Following a whiplash, even if you have just experienced mild neck pain or discomfort, it’s crucial to get yourself examined by a doctor to determine the intensity, extent, and overall impact of the injury. During the appointment, your doctor will take your medical history and ask you questions about your symptoms and general health.
Typical Diagnostic Questions
- When did the accident happen?
- When did the pain start?
- Does pain is static or radiate to other parts of your body?
- Have you done anything for your neck pain? Took OTC pain killers? Physical/Massage therapy?
- What decreases or aggravates your neck pain?
Physical Exam for Whiplash
Once your doctor takes a complete history, he will perform a physical exam that usually starts with:
- Observation – He will observe your posture and examine your neck for any misalignment, displacement, or other complications.
- Palpation – He will feel different neck sections to check for tenderness, trigger points, swelling, or muscle tightness.
- Range of motion – The doctor will gently rotate your neck to check mobility and range of rotation.
Once the physical examination is complete, your doctor will have enough information to order a certain diagnostic test(s) that might be helpful or design a treatment plan. He may order some general blood and imaging tests to determine the damage caused by the accident. The common problems that can be detected through imaging tests include;
- Herniated or slipped discs
- Fractured bone
- Displaced vertebrae
- Torn ligaments and tendons
- Soft tissue injuries
If your doctor suspects any of the problems discussed above, he will probably order the following diagnostic imaging tests to learn more and to diagnose the problem precisely.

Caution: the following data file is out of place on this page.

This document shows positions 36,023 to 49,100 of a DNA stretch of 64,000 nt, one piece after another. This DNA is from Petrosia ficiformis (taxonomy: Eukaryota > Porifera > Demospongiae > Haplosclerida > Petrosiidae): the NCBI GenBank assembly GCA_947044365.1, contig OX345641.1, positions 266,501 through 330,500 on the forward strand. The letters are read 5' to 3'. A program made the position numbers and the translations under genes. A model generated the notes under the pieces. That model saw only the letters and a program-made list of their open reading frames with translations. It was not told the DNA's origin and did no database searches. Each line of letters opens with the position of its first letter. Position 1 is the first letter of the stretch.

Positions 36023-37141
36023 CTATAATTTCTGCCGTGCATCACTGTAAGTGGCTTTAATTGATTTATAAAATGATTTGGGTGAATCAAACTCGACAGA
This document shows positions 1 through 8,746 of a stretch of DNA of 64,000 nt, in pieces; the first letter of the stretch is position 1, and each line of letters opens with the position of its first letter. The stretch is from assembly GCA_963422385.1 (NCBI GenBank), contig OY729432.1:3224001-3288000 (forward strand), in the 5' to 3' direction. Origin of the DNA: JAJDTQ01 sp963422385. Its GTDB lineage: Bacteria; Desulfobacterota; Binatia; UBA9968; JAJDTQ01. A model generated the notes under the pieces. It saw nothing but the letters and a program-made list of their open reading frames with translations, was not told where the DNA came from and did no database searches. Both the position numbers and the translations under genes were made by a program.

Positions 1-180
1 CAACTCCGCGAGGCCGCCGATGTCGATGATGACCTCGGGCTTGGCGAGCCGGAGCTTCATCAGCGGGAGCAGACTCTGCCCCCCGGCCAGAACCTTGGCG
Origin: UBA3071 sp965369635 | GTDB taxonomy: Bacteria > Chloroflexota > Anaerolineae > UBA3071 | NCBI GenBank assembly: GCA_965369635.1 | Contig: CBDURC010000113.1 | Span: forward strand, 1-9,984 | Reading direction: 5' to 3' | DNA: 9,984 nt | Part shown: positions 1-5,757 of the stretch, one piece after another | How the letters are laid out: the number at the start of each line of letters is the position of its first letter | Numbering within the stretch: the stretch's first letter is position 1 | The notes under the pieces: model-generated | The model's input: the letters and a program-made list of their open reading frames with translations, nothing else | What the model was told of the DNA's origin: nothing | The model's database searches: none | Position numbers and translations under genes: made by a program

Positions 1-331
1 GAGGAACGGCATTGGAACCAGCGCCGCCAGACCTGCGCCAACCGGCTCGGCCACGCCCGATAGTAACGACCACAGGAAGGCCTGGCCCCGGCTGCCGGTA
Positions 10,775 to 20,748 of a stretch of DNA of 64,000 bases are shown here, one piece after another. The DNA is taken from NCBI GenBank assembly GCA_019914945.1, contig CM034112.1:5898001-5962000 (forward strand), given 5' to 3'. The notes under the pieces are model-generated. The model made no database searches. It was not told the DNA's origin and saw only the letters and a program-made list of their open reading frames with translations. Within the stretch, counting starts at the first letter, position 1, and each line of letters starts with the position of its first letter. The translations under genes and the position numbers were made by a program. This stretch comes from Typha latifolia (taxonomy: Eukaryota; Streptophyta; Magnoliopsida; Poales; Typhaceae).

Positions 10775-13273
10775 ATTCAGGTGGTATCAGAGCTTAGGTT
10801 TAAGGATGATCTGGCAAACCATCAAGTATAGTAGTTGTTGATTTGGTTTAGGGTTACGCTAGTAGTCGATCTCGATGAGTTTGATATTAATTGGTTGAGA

- X-ray – This is one of the standard imaging tests doctors order after an injury or a trauma. It shows any abnormalities in the anatomical structure of the bones and helps localize a neck fracture.
- MRI scan – MRI scan shows abnormalities of bones and soft tissues. It is quite helpful in detecting potential damage to the soft tissues of the neck, such as ligaments, tendons, muscles, and intervertebral discs.
- CT scan – A CT scan is an advanced variant of X-rays. It also uses X-rays but combines them into better-quality images with a computer. Many delicate bone fractures and tendon injuries – difficult to diagnose through typical X-ray – can be easily detected using a CT scan of the neck.
- Bone scan – This imaging test uses a significantly higher radiation dose; therefore, it is usually not the first choice. However, it can be useful in detecting delicate and tiny fractures.
Once your doctor diagnosis the underlying problem, he will find it easy to develop a specific treatment plan for you. A specific and well-planned treatment plan is what you need to manage your pain, reduce inflammation, and help you recover faster.
Of note, not all types of neck injuries can be seen via imaging tests. Furthermore, an apparent injury detected through imaging tests is not necessarily the source of troublesome symptoms.